I want to give you an update on our return to Plough Lane and share some good news that you all richly deserve to hear .
To begin, I would like to confirm that our first historic match back at our spiritual home is now planned for November 3 – a midweek league game against Doncaster Rovers. Our last game at our temporary home – QPR’s Kiyan Prince Foundation Stadium – is therefore likely to be against Blackpool on October 27. I would like to relay our gratitude to QPR, who have been very professional and attentive towards us and who have gone out of their way to accommodate our needs.
If all goes to plan, the Doncaster game will mark a real milestone. Not only will we be opening the doors on our brand-new home, we will also be witnessing the start of a brand-new era for our club.
The stadium itself is still largely due to be completed on October 25. Whilst there are a number of things that need to happen before then, such as connecting the electricity, erecting the floodlights and holding a test event for a behind-closed-doors match, we have no reason to think the stadium won’t be ready to host behind-close-door matches from then onwards. The test event will include a dry run of a behind-closed-doors match during the week following completion, when we will have all our essential backroom staff at the ground and the team will arrive as if it is getting ready to play a game. If that all goes smoothly, then we hope to be issued our final safety certificates to stage matches behind closed doors.
Even then, the stadium won’t be entirely finished and we don’t expect a formal handover from our construction contractors, Buckingham, until early December as there are a few stadium works that won’t be completely finished by 3rd November:
- The rail seating won’t be installed until early December. This was held up by the FSIF approval process as we were unwilling to risk placing an order until we knew that our grants would not be compromised by safe standing. So, we’re agreeing a handover date in December with Buckingham, our contractor. There will be various other bits and pieces to be completed by then, including finalising the utility connections, and testing and commissioning activities and some minor decorations
- The perimeter wall behind the east and north stands is going to be erected over the coming months. The design of the wall has been the subject of some negotiation with our neighbours, as we need to get it right for the phase one stadium we are building now, rather than the eventual 20,000 stadium. The wall should be finished by the spring, and we’ll be negotiating arrangements with the relevant authorities so that we can accommodate fans (when permitted) even if it isn’t finished.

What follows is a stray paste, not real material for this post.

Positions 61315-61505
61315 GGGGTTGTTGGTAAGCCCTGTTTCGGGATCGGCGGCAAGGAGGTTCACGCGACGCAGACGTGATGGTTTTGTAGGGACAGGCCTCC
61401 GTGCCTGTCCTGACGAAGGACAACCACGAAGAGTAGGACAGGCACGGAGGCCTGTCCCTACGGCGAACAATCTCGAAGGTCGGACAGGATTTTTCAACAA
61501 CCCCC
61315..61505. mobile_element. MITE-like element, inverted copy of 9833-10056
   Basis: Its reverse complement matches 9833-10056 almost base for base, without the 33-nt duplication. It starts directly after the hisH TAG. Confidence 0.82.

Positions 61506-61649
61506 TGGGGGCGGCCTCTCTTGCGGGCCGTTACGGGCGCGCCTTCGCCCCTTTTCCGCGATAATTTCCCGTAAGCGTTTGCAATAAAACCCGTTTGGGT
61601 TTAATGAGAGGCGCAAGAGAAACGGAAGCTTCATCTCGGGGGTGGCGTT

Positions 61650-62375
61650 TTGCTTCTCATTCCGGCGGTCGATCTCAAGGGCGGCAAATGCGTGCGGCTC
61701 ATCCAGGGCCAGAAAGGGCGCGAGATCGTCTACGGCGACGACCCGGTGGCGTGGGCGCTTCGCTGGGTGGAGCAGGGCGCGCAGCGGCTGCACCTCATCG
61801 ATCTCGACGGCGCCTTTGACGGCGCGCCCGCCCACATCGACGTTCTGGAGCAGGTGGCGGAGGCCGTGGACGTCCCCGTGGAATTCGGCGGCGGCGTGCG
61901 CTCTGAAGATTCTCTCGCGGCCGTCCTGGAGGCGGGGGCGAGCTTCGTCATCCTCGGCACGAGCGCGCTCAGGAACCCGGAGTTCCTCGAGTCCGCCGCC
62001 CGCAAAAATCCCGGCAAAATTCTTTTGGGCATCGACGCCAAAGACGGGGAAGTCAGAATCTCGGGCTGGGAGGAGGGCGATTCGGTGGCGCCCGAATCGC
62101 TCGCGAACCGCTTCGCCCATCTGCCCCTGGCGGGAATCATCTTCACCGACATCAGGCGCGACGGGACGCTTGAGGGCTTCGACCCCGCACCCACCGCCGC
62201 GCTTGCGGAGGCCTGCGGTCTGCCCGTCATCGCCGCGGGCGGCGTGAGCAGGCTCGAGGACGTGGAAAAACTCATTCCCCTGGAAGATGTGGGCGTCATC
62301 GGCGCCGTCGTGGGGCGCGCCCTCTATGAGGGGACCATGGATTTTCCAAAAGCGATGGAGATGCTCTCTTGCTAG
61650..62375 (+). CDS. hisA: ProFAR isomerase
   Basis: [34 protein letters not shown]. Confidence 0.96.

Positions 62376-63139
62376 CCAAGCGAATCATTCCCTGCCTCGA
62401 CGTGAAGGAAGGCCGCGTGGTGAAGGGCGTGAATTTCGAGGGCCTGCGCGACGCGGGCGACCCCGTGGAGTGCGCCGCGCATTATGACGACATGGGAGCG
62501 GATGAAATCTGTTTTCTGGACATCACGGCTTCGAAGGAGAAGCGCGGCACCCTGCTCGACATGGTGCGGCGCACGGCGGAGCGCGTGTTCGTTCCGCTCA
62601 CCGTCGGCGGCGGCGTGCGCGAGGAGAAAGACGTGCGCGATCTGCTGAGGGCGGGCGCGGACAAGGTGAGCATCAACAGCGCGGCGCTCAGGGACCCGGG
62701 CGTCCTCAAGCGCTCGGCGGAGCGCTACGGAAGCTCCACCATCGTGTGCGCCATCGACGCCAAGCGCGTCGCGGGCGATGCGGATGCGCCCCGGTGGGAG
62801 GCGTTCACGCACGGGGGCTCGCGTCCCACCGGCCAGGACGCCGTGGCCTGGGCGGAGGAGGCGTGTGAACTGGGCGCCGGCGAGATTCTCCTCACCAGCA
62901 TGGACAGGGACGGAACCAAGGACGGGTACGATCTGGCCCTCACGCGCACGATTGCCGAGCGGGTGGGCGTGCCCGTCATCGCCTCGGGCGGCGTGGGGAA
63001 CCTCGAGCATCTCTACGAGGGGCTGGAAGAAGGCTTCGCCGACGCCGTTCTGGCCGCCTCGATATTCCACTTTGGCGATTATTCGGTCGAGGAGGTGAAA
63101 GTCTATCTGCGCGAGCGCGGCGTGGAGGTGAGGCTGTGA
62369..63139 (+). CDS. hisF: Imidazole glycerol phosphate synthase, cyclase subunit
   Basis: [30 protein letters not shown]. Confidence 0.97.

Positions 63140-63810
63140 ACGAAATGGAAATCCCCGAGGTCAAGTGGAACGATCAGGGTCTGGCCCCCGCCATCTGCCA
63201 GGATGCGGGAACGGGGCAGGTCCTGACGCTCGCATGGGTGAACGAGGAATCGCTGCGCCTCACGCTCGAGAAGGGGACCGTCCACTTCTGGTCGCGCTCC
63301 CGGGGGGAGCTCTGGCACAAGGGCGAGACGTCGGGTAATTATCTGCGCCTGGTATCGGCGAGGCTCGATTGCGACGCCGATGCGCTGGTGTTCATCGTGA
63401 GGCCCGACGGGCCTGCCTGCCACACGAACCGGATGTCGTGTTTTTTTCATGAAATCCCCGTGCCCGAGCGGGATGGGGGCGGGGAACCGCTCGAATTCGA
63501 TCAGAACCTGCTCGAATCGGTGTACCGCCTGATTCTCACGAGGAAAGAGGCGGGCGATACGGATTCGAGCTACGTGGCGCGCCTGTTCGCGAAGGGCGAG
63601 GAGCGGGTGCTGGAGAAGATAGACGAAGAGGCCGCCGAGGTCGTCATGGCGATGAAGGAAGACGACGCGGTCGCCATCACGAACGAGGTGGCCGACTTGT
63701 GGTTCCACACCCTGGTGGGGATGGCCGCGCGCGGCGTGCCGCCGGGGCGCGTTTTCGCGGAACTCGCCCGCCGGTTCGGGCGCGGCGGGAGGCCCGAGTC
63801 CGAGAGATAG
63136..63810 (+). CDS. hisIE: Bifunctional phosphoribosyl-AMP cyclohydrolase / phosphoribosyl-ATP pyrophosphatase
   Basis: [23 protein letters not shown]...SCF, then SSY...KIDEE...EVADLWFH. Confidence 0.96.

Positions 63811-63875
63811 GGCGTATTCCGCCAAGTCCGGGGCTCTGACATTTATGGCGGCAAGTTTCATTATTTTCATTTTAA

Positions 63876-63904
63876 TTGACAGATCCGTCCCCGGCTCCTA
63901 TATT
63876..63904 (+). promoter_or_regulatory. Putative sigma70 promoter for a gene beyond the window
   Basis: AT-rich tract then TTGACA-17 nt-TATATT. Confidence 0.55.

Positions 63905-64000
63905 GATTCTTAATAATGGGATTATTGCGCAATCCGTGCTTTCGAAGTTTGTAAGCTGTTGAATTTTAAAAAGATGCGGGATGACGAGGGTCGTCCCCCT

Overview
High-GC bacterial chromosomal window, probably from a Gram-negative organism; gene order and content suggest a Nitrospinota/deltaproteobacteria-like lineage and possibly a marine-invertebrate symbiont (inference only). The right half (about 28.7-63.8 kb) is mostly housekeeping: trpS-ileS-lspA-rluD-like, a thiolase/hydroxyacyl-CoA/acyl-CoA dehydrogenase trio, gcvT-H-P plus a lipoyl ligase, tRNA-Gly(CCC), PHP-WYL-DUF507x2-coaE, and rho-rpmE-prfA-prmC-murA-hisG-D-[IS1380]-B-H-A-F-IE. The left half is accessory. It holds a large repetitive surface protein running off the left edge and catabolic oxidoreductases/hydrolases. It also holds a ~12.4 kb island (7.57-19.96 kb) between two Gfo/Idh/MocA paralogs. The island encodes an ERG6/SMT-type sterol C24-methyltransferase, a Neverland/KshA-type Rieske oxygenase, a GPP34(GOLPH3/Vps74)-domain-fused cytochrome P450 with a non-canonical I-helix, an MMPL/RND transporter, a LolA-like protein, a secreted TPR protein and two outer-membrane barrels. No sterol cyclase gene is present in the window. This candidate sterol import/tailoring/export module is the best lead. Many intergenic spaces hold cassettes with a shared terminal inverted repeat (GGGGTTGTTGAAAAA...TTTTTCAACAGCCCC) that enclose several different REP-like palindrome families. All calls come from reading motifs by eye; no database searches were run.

- We’re intending to install a 5-a-side pitch in the north-west corner. That will be carried out as a separate project over the coming months. This will be funded from grants, so isn’t adding to the financial pressures on the project.
Construction projects always bring the risk of delays and last-minute hitches. Covid-19 has created a unique situation, including backlogs with various sub-contractors. However, we really are in the final stages of the construction project.
While all this is fantastic news and November 3 promises to be a momentous occasion for everyone, it looks highly likely there will be one major ingredient missing when Glyn leads his team out for that first game.
If anybody deserves to be there that night it is, of course, you. We had hoped that at least some – if not all - fans would be allowed back into stadiums by October but, as you know by now, the government has currently abandoned those plans.
There have even been dark murmurings that we might not see fans at football until next March, although I can assure you there is a lot of activity going on behind the scenes.
Pressure is being continuously applied on behalf of Football League and National League clubs, with local MPs up-and-down the country lobbying the government to ease Covid regulations. While everyone’s number one priority is safety, there is a powerful argument for a more pragmatic approach to live, open-air sport - and a real push to see fans back before Christmas.
I cannot predict whether this will succeed but I will absolutely keep you updated should there be any changes or developments.